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RAAF Form A.50

No. 1 Photographic Reconnaissance Unit, RAAF - September 1944

1 September 1944 to 9 September 1944 - COOMALIE CREEK
This period under review (1st Sep., to 9th Sep., 1944) covers the last phase of No. 1 Photographic Reconnaissance Unit. After 9th Sep., 1944 No. 1 PRU ceased to exist as such and emerged as No. 87 (Photographic Reconnaissance) Squadron.

STRENGTH : As at the end of period 9th Sept., 1944 the strength of the Unit consisted of:-
8 Officers
85 Airmen
TOTAL 93 Personnel.

POSTINGS: F/Lt. C.J. RUSH posted to No. 2 RPP wef 2nd Sep., 1944 on admission to No. 1 MRS.

OPERATIONS: During the nine days six operational flights were made. Two were made by Mosquito A52-2 and returned satisfactory photographs. The Lightning A55-1 commenced one operational trip but returned because of u/s instruments. Mosquito A52-4 on detachment to Fifth Air Force and based at NOEMFOOR made three attempts to photograph the Central Philippines. On the first two occasions the aircraft returned due to electrical failures, whilst on the third trip the aircraft was destroyed before reaching base. Wirraway A20-605 was used on local photographic flight. Hudson A16-47 attached for Military Survey of local areas carried out Survey Flights.

AIRCRAFT: On the first of the month Lightning A55-1 was airborne for a photographic reconnaissance of area but returned after w0 minutes flying because of u/s instruments. Later the same day while being test flown by F/Lt. RUSH the Lightning crashed at COOMALIE through structural failure. The aircraft was a complete write off and the pilot servrely burned about the arms and was removed to hospital. Mosquito A52-4 based at NOEMFOR, three times attempted to photograph the Central Philippines. Twice the aircraft returned to base owing to electrical failure. The third time photographs were taken but on the return journey the aircraft ran into bad weather. Contact was established with OWI but reciprocal bearings were given and because of fuel exhaustion aircraft was crash landed on the beach 40 miles West of MANOKWARI in Dutch New Guinea. After landing the aircraft was destroyed by burning. The crew S/L HERMES and P/O KIRLEY) were unhurt and after being sighted by a Lightning were picked up by a Catalina 26 hours after the crash landing.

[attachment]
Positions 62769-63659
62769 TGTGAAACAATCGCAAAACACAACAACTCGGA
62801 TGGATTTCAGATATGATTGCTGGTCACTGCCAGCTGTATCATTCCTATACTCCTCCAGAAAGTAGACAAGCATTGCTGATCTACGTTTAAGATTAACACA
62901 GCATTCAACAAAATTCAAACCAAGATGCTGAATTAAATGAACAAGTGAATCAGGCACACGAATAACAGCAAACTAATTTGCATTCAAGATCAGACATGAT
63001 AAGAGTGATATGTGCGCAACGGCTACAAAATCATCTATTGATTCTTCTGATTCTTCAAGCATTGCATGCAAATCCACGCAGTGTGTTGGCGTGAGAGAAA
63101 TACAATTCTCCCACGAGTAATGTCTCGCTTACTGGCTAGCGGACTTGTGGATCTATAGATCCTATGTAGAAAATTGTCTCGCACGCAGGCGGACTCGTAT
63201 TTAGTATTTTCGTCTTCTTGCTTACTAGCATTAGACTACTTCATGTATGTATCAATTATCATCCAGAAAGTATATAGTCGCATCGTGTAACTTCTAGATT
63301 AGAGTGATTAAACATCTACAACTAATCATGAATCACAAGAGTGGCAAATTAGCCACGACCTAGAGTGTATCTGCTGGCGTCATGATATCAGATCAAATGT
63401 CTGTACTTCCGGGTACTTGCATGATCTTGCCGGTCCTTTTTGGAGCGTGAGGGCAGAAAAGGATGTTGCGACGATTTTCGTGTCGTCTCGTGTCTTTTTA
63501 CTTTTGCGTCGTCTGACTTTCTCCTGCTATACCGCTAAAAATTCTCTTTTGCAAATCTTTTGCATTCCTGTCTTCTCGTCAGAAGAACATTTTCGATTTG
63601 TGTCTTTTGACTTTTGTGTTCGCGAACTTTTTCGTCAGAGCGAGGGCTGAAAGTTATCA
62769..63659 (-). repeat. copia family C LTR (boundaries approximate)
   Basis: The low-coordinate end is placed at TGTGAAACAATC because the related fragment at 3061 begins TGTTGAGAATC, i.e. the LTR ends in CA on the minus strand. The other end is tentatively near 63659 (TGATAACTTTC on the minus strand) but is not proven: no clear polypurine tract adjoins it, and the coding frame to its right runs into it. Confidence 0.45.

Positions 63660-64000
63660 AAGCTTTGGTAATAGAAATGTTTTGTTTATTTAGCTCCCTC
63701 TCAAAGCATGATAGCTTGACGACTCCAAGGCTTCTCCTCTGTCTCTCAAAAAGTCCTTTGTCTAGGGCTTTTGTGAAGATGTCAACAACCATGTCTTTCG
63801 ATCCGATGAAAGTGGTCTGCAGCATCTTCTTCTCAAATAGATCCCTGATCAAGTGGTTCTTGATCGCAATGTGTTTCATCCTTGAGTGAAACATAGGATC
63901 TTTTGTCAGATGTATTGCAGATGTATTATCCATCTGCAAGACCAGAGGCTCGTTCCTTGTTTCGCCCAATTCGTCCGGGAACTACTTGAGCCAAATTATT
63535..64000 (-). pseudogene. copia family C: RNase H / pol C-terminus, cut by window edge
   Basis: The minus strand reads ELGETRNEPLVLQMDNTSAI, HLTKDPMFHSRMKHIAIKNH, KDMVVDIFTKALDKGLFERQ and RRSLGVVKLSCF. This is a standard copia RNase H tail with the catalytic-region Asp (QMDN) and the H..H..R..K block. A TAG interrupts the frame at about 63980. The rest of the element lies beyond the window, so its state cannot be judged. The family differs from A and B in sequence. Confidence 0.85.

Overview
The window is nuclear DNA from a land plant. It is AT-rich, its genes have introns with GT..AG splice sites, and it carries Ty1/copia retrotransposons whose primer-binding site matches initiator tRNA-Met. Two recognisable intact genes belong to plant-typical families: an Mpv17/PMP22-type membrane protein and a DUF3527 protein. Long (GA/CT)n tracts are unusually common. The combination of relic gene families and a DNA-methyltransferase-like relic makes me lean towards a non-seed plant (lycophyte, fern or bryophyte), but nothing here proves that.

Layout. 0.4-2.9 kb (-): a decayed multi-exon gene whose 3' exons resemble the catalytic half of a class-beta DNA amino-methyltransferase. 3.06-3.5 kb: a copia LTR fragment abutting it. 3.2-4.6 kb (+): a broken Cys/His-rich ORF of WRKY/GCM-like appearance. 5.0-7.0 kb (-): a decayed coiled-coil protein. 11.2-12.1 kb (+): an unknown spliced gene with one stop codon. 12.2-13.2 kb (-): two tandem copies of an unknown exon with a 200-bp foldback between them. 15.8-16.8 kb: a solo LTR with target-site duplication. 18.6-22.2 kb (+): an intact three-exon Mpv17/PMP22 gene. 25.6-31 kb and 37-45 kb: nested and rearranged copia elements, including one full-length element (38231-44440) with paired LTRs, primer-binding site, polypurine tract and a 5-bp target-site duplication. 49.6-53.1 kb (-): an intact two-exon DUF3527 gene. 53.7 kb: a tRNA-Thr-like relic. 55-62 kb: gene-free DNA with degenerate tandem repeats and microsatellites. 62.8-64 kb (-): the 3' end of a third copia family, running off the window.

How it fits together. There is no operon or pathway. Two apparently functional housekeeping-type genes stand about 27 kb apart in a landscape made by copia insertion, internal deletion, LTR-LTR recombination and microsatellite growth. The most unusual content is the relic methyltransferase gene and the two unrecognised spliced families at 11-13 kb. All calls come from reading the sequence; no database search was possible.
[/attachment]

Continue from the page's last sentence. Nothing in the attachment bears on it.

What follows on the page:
Mosquito A52-2 during these nine days gave satisfactory service and completed two Operational trips - one to the FLORES ISLANDS and one to the KEI ISLANDS.
Wirraway A20-605 also was completely serviceable during this period and was used for one local photographic trip. Wirraway A20-178 was u/s for hydraulic seals over the whole of this period, having been made A.O.G. in August.

EQUIPMENT: The equipment position did not change much during this period compared with the previous month. The senior NCO of the store was posted South after 18 months in the Territory and his place was taken by a corporal.

PHOTOGRAPHIC: These nine days provided a period of average activity for the photographic staff. From two operational and one local photographic flights 350 prints of an operational nature were obtained. 200 reproductions of target maps were made and in all 1,100 prints were produced by the section.

TRANSPORT: The transport position remained the same as for the previous month.

WELFARE: Picnics were arranged to BERRY SPRINGS and MENDELL BEACH. Table tennis matches were arranged with 31 Squadron with enjoyable suppers following later in the evening.

FLYING TIMES:
Lightning 1.00
Wirraway 0.30
Mosquito 13.05
TOTAL 14.35

TRAINING: Nil training was carried out during this period.
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